It’s not that talent doesn’t exist to make high quality Internet entertainment.  Far from it.  The problem is that the countless talented people out there who could be producing and collaborating don’t have the time and focus to do so on the consistent, ongoing basis that is demanded for the Square Triangle to work.  They must attend to paying jobs in order to make a living.  And because all media are on a downhill slide, it’s increasing likely that those jobs are not “creative” at all, and that their talents – which could be used to make Internet advertising effective and catapult our economy forward just as cartoonists did a century ago – are going to waste.

There’s no Square Triangle to generate high quality, innovative entertainment made specifically for the Internet, except in relatively small pockets like the gaming sector. 

There are movie actors and TV actors, after 14 years, why are there no Internet actors?  There are screen writers and television writers, why are there no cell phone writers?  Why aren’t photographers and cartoonists and illustrators making a living by directly selling their products online – instead of having to give them away for free in the hopes of generating paid work that has all but disappeared offline, too?

If the past 100 years has taught us anything about wealth creation, it’s that audience-building entertainment and demand-building advertising must go hand in hand. 

4-apart2But here we are, with poor melding of sectors and stagnation.  No demand creation, no job creation, no economic and cultural boom.

 

I strongly believe that if we take the Square Triangle – a model that has proven itself for one hundred years to be extremely effective at creating economic and cultural growth –and apply it to the World Wide Web, then global peace and prosperity will make giant strides. 

The Web as a Cathedral

February 1, 2009

cathedral

In 1994, I had the honor of being among the first group of Americans to visit central Bulgaria after communism fell there.  It was a remarkable trip in many ways, but the thing that has stayed with me most vividly over these years is the marvel and awe that swelled within me when we visited a breathtakingly magnificent cathedral, brimming with truly glorious works of art and craftsmanship.  Every direction I looked, every spot that met my eyes whether near or far, was stunning.  It was an incredibly inspiring yet humbling experience.

Then, just one year later, an oddly similar feeling was evoked within me the first time I “dialed up” and connected to the World Wide Web.  How ridiculous, some might even say blasphemous, the comparison is!  Yet, there it is.  My eyes are actually tearing up as I write this.

A cathedral is a monument to the God I believe in, and whether or not you believe in Him, too, perhaps I can persuade you, as crazy as it might sound at first, that we should consider treating the Web as a cathedral to *something* that is much bigger than any one of us.

Great Cathedrals took centuries to build.  Carpenters, artists and craftsmen gave their lives to a project they would never see finished.  They toiled and sacrificed without fully knowing what it would someday become, but with the faith that whatever its ultimate form, their own little piece of it would be as splendid as they could possibly make it.

And they expected no credit.  We don’t know their names now because they didn’t record their names then.  It wasn’t for their own glory that they labored.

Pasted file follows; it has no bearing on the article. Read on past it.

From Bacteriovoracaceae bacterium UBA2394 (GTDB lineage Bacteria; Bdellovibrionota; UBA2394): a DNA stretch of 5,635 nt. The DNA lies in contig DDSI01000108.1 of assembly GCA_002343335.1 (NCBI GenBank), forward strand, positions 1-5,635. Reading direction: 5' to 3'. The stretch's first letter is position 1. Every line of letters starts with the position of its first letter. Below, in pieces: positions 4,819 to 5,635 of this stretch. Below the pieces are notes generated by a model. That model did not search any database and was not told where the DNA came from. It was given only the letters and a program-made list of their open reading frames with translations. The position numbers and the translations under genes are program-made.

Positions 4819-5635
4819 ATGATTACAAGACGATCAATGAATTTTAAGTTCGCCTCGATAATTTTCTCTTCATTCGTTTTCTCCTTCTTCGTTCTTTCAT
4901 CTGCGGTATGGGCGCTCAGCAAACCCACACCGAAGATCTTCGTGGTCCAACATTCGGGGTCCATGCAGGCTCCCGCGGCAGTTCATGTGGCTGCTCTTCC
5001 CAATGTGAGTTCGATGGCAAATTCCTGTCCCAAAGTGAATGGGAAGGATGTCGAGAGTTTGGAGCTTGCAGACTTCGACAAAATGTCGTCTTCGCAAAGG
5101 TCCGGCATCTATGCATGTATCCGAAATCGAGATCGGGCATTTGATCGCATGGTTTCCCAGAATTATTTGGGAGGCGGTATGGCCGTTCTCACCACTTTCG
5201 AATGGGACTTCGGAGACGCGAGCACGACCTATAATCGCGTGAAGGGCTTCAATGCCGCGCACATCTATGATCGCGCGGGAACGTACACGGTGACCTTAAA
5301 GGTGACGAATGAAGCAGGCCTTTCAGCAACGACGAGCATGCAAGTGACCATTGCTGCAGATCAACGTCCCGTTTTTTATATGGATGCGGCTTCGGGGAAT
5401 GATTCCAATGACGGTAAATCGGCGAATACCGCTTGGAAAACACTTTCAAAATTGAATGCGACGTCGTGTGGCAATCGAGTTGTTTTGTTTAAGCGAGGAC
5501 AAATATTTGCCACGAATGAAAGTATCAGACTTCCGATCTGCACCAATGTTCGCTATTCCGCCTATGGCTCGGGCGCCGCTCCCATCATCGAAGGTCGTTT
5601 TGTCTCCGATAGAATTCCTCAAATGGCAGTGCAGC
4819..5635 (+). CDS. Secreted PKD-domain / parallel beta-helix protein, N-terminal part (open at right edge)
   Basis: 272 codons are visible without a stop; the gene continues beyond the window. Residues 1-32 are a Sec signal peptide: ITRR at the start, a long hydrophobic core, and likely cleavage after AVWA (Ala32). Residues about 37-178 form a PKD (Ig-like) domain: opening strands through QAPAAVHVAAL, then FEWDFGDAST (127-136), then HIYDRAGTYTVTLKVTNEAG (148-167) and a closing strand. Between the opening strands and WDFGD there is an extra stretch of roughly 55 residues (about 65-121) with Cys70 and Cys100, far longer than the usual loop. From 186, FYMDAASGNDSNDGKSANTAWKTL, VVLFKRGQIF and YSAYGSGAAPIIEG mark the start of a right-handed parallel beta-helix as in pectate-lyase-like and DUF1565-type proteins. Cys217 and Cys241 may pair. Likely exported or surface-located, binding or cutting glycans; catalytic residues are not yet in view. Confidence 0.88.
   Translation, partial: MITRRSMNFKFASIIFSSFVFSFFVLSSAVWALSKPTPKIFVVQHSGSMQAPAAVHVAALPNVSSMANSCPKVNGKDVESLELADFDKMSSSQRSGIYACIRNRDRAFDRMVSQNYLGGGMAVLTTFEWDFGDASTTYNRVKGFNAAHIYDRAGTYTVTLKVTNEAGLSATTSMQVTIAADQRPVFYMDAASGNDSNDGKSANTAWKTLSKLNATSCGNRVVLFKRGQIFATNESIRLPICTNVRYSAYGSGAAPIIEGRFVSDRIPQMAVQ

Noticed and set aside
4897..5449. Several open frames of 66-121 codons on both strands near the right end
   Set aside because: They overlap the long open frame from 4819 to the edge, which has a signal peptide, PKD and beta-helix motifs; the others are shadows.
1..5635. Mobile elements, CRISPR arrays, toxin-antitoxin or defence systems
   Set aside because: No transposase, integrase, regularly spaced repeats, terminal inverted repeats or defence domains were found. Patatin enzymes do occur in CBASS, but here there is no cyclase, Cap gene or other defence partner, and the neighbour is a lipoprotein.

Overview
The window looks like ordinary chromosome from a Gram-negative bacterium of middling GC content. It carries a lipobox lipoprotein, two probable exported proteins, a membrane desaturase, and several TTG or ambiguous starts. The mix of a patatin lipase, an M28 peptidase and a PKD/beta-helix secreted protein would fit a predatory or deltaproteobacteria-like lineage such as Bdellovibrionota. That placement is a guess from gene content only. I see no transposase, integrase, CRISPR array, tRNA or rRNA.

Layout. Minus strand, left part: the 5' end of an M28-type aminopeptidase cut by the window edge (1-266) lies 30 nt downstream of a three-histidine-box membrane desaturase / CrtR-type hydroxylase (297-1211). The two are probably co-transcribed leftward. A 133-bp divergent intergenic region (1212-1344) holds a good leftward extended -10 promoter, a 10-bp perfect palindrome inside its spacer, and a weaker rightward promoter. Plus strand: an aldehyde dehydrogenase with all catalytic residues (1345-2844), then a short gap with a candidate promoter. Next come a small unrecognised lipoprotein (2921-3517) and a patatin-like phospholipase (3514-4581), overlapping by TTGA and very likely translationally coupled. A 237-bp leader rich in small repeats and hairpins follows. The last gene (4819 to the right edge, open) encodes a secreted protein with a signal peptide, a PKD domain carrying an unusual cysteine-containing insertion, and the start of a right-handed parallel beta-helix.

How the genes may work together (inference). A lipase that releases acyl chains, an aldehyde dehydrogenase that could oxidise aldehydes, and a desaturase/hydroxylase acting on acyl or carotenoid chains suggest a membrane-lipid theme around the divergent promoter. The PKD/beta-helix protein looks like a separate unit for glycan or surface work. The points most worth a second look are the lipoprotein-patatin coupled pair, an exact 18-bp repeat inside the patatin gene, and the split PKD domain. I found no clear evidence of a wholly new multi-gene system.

Brick layers, glass makers, sculptors, architects, painters, cabinet makers, weavers, goldsmiths, engineers…it’s overwhelming to consider all the varied talents and passions that people brought to the one effort that benefited all.

All of us, together, who contribute to the Web are building a great cathedral that will not be finished within our lifetime, no matter how old or young you are.  But too many times – and I include myself in this! – we forget that we are serving the one World Wide Web and self-centeredly build a cathedral to ourselves alone out of human followers and on-paper valuations.

The Open Movement has it right, I think.  Sometimes Open feels like an affliction, like a disease that is eating away livelihoods.  But open source developers are doing generous and noble work.

For me, and feel free to disagree and share you own perspective, a problem comes in when we confuse “open” with “free.”  The engineers and artisans who built the cathedrals were all paid in one way or another.  They and their families had to have food and shelter, after all.

I believe there is a good way to have an open Web that does not doom talented, hardworking people to the poverty of having to give all of their work away for nothing.  I further believe that we can throw open the doors to allow people the world over to make a living off the Web no matter what their talents and sensibilities and personal resources might be.  Geek or not.  Social or not.  Wealthy or not. 

The secret is The Square Triangle, which I have talked to deaf ears about for the past three years.  Perhaps with this damaged economy, when people are looking for new answers that don’t depend on Free alone, the Square Triangle can gain some traction.  I’ll explain it once again in the next day or two.

In the meantime, I think I’ll see if I can find my photo album and old video tapes that record that Bulgarian trip.  It was awesome, in the truest sense of the word.  My wish is that for everybody around the world, the Web will become just as awesome every day as my first experience of it was.  If people can make a living and thereby afford to express their passions and talents as we continue to build the one Web “cathedral” with all of its countless varied treasures, I think it will be.